February 28, 2011

Positive approach key to sex offender change

Trailblazing authors have walked the walk for 40 years

John distorts his offense history and refuses to accept his sexual deviance. Although the other members of his treatment group vigorously challenge him, they are not fully transparent in their own disclosures. The therapist feels stymied. What should she do?

First, she should abandon confrontation and negative labeling. Next, she should race lickety-split for her computer and order a radical new book that will help her succeed as a therapist and also feel better about herself.

The visionary book is Rehabilitating Sexual Offenders: A Strength-Based Approach, written by the team at Rockwood Psychological Services in Canada. Under the leadership of Bill Marshall, a pioneer in the field, the program has successfully treated sex offenders for 40 years. Unlike most sex offender treatment programs, Rockwood has a negligible refusal rate and a negligible dropout rate. Offenders enter therapy, they complete therapy, and when they get out they are very unlikely to reoffend.

Therapist is the key

As psychologists know from the general treatment research, the therapeutic alliance is a primary factor in successful therapy, with more impact than any specific theory or technique. With sex offenders, who are often mistrustful and reluctant to enter therapy or disclose information that may be used against them, the therapist is even more critical, accounting for between 30% to 60% of change.

Like anyone else (only more so), John isn’t going to benefit from confrontation or shaming. Instead of being critical or judgmental, an effective sex offender therapist is empathetic, warm, respectful, and even humorous at times.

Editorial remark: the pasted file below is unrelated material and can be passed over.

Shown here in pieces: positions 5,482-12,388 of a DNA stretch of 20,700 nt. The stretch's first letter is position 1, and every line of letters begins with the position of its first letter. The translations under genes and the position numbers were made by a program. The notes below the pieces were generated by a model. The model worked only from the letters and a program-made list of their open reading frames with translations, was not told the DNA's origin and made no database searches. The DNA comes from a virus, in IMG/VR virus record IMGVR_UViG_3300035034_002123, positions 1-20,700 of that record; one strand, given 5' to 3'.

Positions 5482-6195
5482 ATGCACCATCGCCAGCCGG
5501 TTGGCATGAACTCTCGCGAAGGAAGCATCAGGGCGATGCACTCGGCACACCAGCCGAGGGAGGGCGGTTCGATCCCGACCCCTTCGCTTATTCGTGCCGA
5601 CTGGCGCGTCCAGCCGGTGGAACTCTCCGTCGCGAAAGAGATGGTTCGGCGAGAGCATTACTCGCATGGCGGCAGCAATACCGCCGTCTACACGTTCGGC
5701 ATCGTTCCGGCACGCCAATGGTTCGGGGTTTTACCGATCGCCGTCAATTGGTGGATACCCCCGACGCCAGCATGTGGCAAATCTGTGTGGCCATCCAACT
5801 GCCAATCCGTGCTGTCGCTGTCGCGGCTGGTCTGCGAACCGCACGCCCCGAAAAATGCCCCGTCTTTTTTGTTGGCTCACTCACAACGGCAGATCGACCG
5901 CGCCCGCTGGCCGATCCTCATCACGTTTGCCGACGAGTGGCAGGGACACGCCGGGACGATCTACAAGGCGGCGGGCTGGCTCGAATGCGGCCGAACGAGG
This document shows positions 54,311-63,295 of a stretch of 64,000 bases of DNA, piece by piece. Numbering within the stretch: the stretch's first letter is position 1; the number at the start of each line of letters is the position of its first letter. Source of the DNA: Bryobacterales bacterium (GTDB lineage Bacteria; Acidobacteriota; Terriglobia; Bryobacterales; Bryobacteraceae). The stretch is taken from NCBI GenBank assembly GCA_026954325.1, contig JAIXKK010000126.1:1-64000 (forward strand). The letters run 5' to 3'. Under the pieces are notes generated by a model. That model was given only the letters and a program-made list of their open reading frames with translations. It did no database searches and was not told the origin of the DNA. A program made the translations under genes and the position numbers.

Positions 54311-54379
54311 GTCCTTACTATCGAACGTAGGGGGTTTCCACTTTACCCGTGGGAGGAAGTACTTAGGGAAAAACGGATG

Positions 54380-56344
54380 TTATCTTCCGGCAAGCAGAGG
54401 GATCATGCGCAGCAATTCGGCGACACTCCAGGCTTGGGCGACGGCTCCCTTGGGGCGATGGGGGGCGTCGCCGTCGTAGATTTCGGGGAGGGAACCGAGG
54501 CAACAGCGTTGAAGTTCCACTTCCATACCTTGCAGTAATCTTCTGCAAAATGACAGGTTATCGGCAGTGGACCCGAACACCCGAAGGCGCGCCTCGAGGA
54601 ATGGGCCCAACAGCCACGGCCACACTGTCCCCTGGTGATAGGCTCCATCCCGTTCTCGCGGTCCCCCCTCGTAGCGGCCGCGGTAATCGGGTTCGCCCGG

Toss out those iatrogenic labels

Language is powerful. When we call people names -- pedophile, rapist, offender, sex offender, deviant – we encourage their negative and harmful beliefs about themselves. That certainly doesn’t reduce shame or foster change.

Instead, the Rockwood authors (Bill Marshall, his son Liam Marshall, Geris Serran, and Matt O’Brien) focus on strengths, invoking a vocabulary heavily influenced by the positive psychology movement and motivational interviewing.

Their guiding principle:

Inside every offender is a good person waiting to throw off the burden of his dysfunctional past. It is the therapist’s job to facilitate the emergence of that good person.

(Ironically, they do use the term “psychopath,” if only to say that scores on the Psychopathy Checklist  are NOT predictive of treatment failure or recidivism. Of the 70 offenders in their outcome research who scored high on psychopathy, only one reoffended during the 8-year follow-up period.)

The authors do not mince words in critiquing the dominant treatment approach that emphasizes deficits and avoidance. When treatment fails, they say, it is most likely because it was too confrontational. When confronted, patients learn to say what the therapist wants to hear, rather than to genuinely engage.

Denial: Not necessarily a bad thing

One of the most unusual features of the Rockwood program is its emphasis on helping men who continue to deny their offenses despite having been convicted. The therapists do not challenge these offenders to admit their crimes. In fact, they don’t think admissions are that big a deal. They offer several reasons for this:
  • Given what we know from the false-confession literature, some deniers truly are innocent. And it is impossible to know which ones.
  • Forcing an offender to match his account to his victim’s is silly, because we know from research that victim accounts are highly unreliable. 
  • Men who deny offending or offer excuses actually have lower rates of recidivism. As Shadd Maruna found in his research with criminal offenders in the UK, excuse-making is related to good mental health as well as to guilt, which (unlike shame) suggests prosocial values.

For those engaged in treatment, the manual gives loads of practical advice on how to structure and run a program. For forensic evaluators on the outside looking in, who have watched in mounting horror as iatrogenic practices are systematically mislabeled as “treatment,” this book lays out the research that can help you explain real treatment to judges, jurors, and attorneys.